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dc.contributor.authorBardsley, Cameron A.en
dc.contributor.authorWeller, Daniel L.en
dc.contributor.authorIngram, David T.en
dc.contributor.authorChen, Yuhuanen
dc.contributor.authorOryang, Daviden
dc.contributor.authorRideout, Steven L.en
dc.contributor.authorStrawn, Laura K.en
dc.date.accessioned2021-04-22T12:22:46Zen
dc.date.available2021-04-22T12:22:46Zen
dc.date.issued2021-03-16en
dc.identifier.issn1664-302Xen
dc.identifier.other590303en
dc.identifier.urihttp://hdl.handle.net/10919/103075en
dc.description.abstractThe use of untreated biological soil amendments of animal origin (BSAAO) have been identified as one potential mechanism for the dissemination and persistence of Salmonella in the produce growing environment. Data on factors influencing Salmonella concentration in amended soils are therefore needed. The objectives here were to (i) compare die-off between 12 Salmonella strains following inoculation in amended soil and (ii) characterize any significant effects associated with soil-type, irrigation regimen, and amendment on Salmonella survival and die-off. Three greenhouse trials were performed using a randomized complete block design. Each strain (similar to 4 log CFU/g) was homogenized with amended or non-amended sandy-loam or clay-loam soil. Salmonella levels were enumerated In 25 g samples 0, 0.167 (4 h), 1,2, 4, 7, 10, 14, 21,28, 56, 84, 112, 168, 210, 252, and 336 days post-inoculation (dpi), or until two consecutive samples were enrichment negative. Regression analysis was performed between strain, soil-type, Irrigation, and (i) time to last detect (survival) and (li) concentration at each time-point (die-off rate). Similar effects of strain, irrigation, soil-type, and amendment were identified using the survival and die-off models. Strain explained up to 18% of the variance in survival, and up to 19% of variance In die-off rate. On average Salmonella survived for 129 days in amended soils, however, Salmonella survived, on average, 30 days longer In clay-loam soils than sandy-loam soils [95% Confidence interval (Cl) = 45, 15], with survival time ranging from 84 to 210 days for the individual strains during dally irrigation. When strain- specific associations were investigated using regression trees, S. Javiana and S. Saintpaul were found to survive longer In sandy-loam soil, whereas most of the other strains survived longer In clay-loam soil. Salmonella also survived, on average, 128 days longer when irrigated weekly, compared to daily (Cl = 101, 154), and 89 days longer in amended soils, than non-amended soils (Cl = 61,116). Overall, this study provides insight into Salmonella survival following contamination of field soils by BSAAO. Specifically, Salmonella survival may be strain- specific as affected by both soil characteristics and management practices. These data can assist in risk assessment and strain selection for use in challenge and validation studies.en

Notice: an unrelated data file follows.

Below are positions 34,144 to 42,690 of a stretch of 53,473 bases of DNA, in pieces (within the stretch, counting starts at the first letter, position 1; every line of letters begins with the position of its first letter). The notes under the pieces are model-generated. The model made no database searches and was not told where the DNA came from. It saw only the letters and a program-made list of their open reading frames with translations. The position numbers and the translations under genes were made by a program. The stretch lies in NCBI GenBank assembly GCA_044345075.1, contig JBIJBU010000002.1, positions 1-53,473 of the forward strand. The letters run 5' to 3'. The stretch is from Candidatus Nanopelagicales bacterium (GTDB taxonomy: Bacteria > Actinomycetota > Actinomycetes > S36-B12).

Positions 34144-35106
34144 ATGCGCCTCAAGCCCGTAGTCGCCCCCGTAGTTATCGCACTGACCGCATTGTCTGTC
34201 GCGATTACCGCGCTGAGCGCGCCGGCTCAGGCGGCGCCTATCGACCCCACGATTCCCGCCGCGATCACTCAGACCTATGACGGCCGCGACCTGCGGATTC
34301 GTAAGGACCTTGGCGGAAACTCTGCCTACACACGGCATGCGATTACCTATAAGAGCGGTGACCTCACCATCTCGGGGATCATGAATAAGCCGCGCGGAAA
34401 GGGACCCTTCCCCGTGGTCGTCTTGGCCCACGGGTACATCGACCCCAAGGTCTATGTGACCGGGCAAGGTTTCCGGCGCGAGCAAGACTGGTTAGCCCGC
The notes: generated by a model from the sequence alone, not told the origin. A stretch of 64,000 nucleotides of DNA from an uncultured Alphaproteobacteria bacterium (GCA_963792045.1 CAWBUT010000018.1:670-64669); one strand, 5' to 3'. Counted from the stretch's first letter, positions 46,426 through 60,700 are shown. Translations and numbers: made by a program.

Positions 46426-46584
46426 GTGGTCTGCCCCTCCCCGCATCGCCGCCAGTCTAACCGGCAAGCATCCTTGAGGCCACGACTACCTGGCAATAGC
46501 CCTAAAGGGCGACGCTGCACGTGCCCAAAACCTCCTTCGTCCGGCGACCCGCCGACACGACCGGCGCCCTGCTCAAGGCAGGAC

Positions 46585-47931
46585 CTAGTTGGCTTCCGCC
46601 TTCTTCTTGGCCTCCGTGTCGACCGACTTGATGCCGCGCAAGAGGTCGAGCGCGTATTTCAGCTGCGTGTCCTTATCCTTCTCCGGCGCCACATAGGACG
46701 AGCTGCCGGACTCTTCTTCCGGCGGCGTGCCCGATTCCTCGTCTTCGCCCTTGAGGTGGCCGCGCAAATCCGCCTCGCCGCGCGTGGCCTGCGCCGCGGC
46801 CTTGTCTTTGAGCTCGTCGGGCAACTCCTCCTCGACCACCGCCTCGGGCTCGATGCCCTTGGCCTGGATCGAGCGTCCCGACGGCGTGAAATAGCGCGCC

dc.description.sponsorshipFood and Drug Administration (FDA)United States Department of Health & Human Services; Specialty Crop Block Grant Program at the United States Department of Agriculture (USDA)through the Virginia Department of Agriculture and Consumer Services (VDACS); Virginia Agricultural Experiment Station; Hatch Program of the National Institute of Food and Agriculture, USDA; National Institute of Environmental Health Sciences of the National Institutes of Health (NIH)United States Department of Health & Human ServicesNational Institutes of Health (NIH) - USANIH National Institute of Environmental Health Sciences (NIEHS) [T32ES007271]en
dc.format.mimetypeapplication/pdfen
dc.language.isoenen
dc.rightsCreative Commons Attribution 4.0 Internationalen
dc.rights.urihttp://creativecommons.org/licenses/by/4.0/en
dc.subjectSalmonellaen
dc.subjectirrigationen
dc.subjecttime to harvest intervalen
dc.subjectbiological soil amendments of animal originen
dc.subjectstrain variabilityen
dc.subjectsurvivalen
dc.subjectpoultry litteren
dc.subjectdie-off rateen
dc.titleStrain, Soil-Type, Irrigation Regimen, and Poultry Litter Influence Salmonella Survival and Die-off in Agricultural Soilsen
dc.typeArticle - Refereeden
dc.contributor.departmentFood Science and Technologyen
dc.contributor.departmentSchool of Plant and Environmental Sciencesen
dc.contributor.departmentVirginia Agricultural Experiment Stationen
dc.description.notesThis project was funded, in part, by the Food and Drug Administration (FDA), and by the Specialty Crop Block Grant Program at the United States Department of Agriculture (USDA) through the Virginia Department of Agriculture and Consumer Services (VDACS). Funding for this work was also provided by the Virginia Agricultural Experiment Station and the Hatch Program of the National Institute of Food and Agriculture, USDA. Manuscript preparation and data analyses were supported by the National Institute of Environmental Health Sciences of the National Institutes of Health (NIH) under award number T32ES007271. Its contents are solely the responsibility of the authors and do not necessarily represent the official views of the FDA, USDA, NIH, and VDACS.en
dc.title.serialFrontiers in Microbiologyen
dc.identifier.doihttps://doi.org/10.3389/fmicb.2021.590303en
dc.identifier.volume12en
dc.type.dcmitypeTexten
dc.type.dcmitypeStillImageen
dc.identifier.pmid33796083en


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